Like many vegetables, the brighter the color, the more powerful antioxidants! Antioxidants in beets are found within the red rich colored roots.

Phytonutrients called betalains and vulgaxanthin are antioxidants that reduce anti-inflammatory and detoxification support. Betalains is a potent antioxidant and anti-inflammatory that reduces free radical and inflamed related chronic diseases like heart disease, obesity and possibly cancer.

Beetroot juice and beetroot extract can reduce kidney inflammation in rats injected with toxic chemicals to show serious injury.

The deep purple color in beet roots, also known as betacyanin, helps protect against common carcinogens that can cause cancer.

Beets contain a source of betaine, a key body nutrient made from the B-complex vitamin, choline. Choline is an essential vitamin for helping regulate inflammation in the cardiovascular system.

Betaine, an amino acid found in beets can prevent and reduce the clumps form in the fat of the liver.

Photo credit: Joy Food Sunshine

Beets improves athletic performance.

As an athlete, I like to know root vegetables, like beets, are great to eat prior to performing.

According to Healthline, consuming beets improves athletic performance and increase oxygen by 20 percent.

Nitrates affect physical performance by improving the use of mitochondria, which are responsible for producing energy in your cells. In a few studies with about ten participants who drank beet juice for six days extended time to exhaustion during high energy exercises by up to 25 percent.

Studies show cyclists who drank beet root juice improved by almost three percent for distances to over ten miles. Consuming beets between two to three hours before training or competing.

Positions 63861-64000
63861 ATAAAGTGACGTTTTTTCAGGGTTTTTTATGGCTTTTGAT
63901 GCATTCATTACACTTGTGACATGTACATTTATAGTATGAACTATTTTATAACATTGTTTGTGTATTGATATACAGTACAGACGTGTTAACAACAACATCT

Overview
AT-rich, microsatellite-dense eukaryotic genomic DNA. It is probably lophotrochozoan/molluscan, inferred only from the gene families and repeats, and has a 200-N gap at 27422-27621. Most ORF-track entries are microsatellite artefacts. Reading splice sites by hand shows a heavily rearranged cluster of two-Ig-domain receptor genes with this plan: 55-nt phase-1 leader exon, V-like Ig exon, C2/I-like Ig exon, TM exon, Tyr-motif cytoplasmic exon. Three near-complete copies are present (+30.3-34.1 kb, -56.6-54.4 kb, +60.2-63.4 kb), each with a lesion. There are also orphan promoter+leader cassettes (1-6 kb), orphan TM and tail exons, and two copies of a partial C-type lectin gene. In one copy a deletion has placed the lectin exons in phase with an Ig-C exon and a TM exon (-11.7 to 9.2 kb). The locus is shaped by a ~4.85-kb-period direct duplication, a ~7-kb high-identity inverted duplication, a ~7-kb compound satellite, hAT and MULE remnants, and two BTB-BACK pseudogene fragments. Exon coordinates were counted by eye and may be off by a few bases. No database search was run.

Beets reduce the risk of cancers and diseases.

Betanin pigments from beets can lessen tumor cell growth of the colon, stomach, nerve, lung, breast and testicular tissue.

A test tube study using human cells found beetroot extract reduces the growth of prostate and breast cancer cells.

Research shows people with diabetes show betaine improves liver function, decrease cholesterol and reduces liver size.

Another report in Nutrients stated beetroot supplements have anti-inflammatory that can reduce the risk of heart disease as well as cell damage.

Photo credit: Minimalist Baker

Beets are very versatile.

Beets are amazing and creative to cook, bake or broil. Whether you're a lover of beets in powder form for your morning smoothies or diced beets in your lunch, the root vegetable is easy to diverse for any taste bud.

Beets are available fresh, canned or powdered. Visit your local grocery market to know your choices!

Happy eating!

Ashley Terrell
Ashley Terrell
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Ashley Terrell

Bestselling author. Entrepreneur. Seasonings and spices saved my life. Where sheep and angels share the same color. Newport News, VA. Conqueror and lover of all things Fine Arts.

See all posts by Ashley Terrell